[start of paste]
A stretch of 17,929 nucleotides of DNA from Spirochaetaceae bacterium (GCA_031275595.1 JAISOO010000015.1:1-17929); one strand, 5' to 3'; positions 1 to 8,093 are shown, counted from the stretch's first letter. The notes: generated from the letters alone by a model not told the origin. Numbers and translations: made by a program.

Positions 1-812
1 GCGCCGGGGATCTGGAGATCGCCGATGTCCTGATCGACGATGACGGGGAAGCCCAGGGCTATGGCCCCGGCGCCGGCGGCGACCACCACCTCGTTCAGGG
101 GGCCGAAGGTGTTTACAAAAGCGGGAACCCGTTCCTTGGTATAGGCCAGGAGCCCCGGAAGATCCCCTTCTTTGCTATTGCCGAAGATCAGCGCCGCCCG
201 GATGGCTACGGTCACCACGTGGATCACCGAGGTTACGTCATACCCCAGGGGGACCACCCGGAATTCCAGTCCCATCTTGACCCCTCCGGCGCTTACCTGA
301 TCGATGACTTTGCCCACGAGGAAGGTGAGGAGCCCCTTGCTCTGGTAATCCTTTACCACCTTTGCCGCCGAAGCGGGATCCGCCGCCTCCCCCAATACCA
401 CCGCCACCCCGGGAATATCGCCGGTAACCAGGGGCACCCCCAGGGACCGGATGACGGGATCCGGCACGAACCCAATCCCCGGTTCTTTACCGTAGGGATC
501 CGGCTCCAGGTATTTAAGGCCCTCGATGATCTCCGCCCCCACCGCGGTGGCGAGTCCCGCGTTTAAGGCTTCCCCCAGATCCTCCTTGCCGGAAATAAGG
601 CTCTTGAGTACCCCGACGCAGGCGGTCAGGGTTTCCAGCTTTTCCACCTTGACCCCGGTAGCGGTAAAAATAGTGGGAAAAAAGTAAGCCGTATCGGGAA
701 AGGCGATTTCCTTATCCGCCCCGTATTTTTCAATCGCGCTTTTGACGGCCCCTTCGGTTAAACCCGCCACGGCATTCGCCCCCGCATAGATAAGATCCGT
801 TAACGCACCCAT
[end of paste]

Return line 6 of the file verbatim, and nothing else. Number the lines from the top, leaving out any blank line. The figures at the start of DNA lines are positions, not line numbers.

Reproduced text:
301 TCGATGACTTTGCCCACGAGGAAGGTGAGGAGCCCCTTGCTCTGGTAATCCTTTACCACCTTTGCCGCCGAAGCGGGATCCGCCGCCTCCCCCAATACCA